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Shifting from Voice to Digital OSS


The promise of the Internet of Things brings hope.

Consider the following example. A typical DDOS attack can be discovered 70 percent of the time within three to five hours. But the cost of such an attack amounts to hundreds of thousands of dollars an hour. The cost is even higher for telecoms due to the mission-critical nature of the telecom business. The question is, are telecoms agile enough to respond and prevent DDOS attacks?  

Some telcos such as ATT have acquired security companies such as AlienVault in order to prepare for these challenges. The newly defined technology or product category SIEM SOAR (Security Information and Event Management—Security Orchestration and Resolution) is currently outside of OSS scope and resides within IT as part of newly organized Security Operation Centers (SOCs).

Data volume

According to AT&T's Andre Fuetsch, data usage has been increased over 360,000 percent since the introduction of the iPhone 11 years ago. AT&T’s data suggests that 242 petabytes of data are traversing its core network on a daily basis. If this figure is true, the traditional assurance tools based on SNMP-trap processing are no longer viable. Furthermore, the data forms within networks are changing as well. While 45 percent of C-level executives believe a small percentage of their data is unstructured, the reality is that 78 percent of organizations are dealing with unstructured data that accounts for more than 50 percent of all data, according to recent HFS research. With the amount of data telecoms have to process and the increasing expectations to use the data to serve customers better, the question is: how fast can that data can be processed?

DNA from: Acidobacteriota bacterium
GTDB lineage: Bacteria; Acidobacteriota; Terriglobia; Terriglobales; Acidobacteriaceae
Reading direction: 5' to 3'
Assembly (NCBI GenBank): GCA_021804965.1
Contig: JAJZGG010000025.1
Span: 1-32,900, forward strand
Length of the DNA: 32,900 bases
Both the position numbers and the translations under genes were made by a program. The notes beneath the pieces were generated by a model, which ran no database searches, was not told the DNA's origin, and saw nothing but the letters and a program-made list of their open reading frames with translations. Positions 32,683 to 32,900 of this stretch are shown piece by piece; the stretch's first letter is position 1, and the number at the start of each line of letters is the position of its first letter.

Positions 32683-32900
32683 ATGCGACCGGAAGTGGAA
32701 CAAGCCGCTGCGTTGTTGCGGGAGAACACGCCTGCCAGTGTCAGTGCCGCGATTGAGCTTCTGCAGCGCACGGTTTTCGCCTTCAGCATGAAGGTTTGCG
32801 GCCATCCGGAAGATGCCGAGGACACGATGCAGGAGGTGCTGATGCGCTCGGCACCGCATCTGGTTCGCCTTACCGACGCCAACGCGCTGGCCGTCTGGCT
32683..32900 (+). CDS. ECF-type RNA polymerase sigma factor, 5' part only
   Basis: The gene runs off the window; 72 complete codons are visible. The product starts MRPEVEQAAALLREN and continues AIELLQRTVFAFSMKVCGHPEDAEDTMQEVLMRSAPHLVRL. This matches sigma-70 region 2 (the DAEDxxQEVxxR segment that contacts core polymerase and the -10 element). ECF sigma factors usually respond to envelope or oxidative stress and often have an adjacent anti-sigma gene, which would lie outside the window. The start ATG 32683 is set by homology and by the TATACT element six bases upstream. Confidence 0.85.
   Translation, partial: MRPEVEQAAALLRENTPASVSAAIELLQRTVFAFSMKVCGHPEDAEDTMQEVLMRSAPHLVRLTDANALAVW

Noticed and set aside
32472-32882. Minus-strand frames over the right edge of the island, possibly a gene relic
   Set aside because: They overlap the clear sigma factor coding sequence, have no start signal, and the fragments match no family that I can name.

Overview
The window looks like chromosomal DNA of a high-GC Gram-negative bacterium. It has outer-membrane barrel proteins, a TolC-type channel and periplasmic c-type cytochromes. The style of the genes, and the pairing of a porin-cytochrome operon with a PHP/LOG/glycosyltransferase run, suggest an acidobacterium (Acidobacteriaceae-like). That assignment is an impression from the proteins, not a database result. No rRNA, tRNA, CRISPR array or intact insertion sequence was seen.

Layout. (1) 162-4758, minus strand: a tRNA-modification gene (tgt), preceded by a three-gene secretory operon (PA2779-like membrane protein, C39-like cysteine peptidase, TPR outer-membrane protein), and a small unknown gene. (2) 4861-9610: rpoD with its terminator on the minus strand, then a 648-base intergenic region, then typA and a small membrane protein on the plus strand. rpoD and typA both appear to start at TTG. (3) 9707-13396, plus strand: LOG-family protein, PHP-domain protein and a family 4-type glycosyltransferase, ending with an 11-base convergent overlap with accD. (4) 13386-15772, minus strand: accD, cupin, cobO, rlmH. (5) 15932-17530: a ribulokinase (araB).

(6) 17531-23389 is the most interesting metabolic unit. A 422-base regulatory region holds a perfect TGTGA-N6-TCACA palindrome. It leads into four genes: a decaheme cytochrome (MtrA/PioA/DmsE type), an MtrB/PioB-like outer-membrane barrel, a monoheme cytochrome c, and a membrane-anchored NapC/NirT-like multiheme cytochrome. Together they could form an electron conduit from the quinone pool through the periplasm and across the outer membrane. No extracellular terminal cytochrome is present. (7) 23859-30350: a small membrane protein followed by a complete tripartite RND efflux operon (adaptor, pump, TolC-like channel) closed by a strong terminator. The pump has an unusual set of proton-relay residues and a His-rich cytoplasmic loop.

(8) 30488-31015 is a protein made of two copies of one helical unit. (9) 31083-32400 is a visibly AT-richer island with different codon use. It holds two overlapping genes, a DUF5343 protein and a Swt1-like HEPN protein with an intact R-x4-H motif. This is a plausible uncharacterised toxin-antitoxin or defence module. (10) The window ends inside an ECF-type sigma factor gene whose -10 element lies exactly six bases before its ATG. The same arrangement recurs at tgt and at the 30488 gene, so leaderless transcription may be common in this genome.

The speed of operation at scale

Some telecom operators are still dealing with traditional voice services and applications. According to industry numbers, telecom revenues have been declining since 2010 as mobile revenues plateau and voice revenue erode. The worse news is this is probably not the end and the full impact of OTT—including such apps like Facebook, Google, Whatsapp and Skype—will push traditional telecom revenues down even further. Some telecom providers are scrambling to get into other horizontal markets such as entertainment, gaming, healthcare, and autonomous mobility, but these are essentially new industries. 

The promise of the Internet of Things (IoT) brings hope. But the question is how can telecom providers efficiently master (and monetize) the new challenges related to the 50 billion devices projected to come online by 2020? Telcos are seen to be the natural fit to manage IoT segments and tap into the IoT opportunity. But with increased revenue pressure, it is not clear if they can, and they may ultimately hand it over to hyperscale companies that can do so. Telcos still need a relatively long time to introduce a new service and require droves of engineers to manage devices, whereas hyperscale giants—like Amazon and Google—have a “just do it” attitude with admittedly simpler infrastructure and an appetite for innovation. 

Distributed networks and edge technologies

In the past, telecom networks, even the biggest ones, were stretched across multiple continents but with very clear submarine cabling and a lot of over-provisioned bandwidth. The latest numbers on edge computing suggest there is a need for ten times the number of cell towers in US, and that equates to around two million new edge sites. Because of mission-critical applications and the respective jitter and delay, getting closer to the customer would be mean more equipment. But this also drives the need for hyperautomation and autonomous operational support systems.

Shifting from a monolithic approach to nimble micro services

The remarkable success of open source in many domains called for similar initiatives in the telecom domain. For example, the Linux Open Network Foundation is making great progress. There have been other industry initiatives to simplify or improve NFV, including LF Networking's announcement of its OPNFV Verification Program (OVP), which is the first iteration of a VNF compliance program that will grow to include NFVi.



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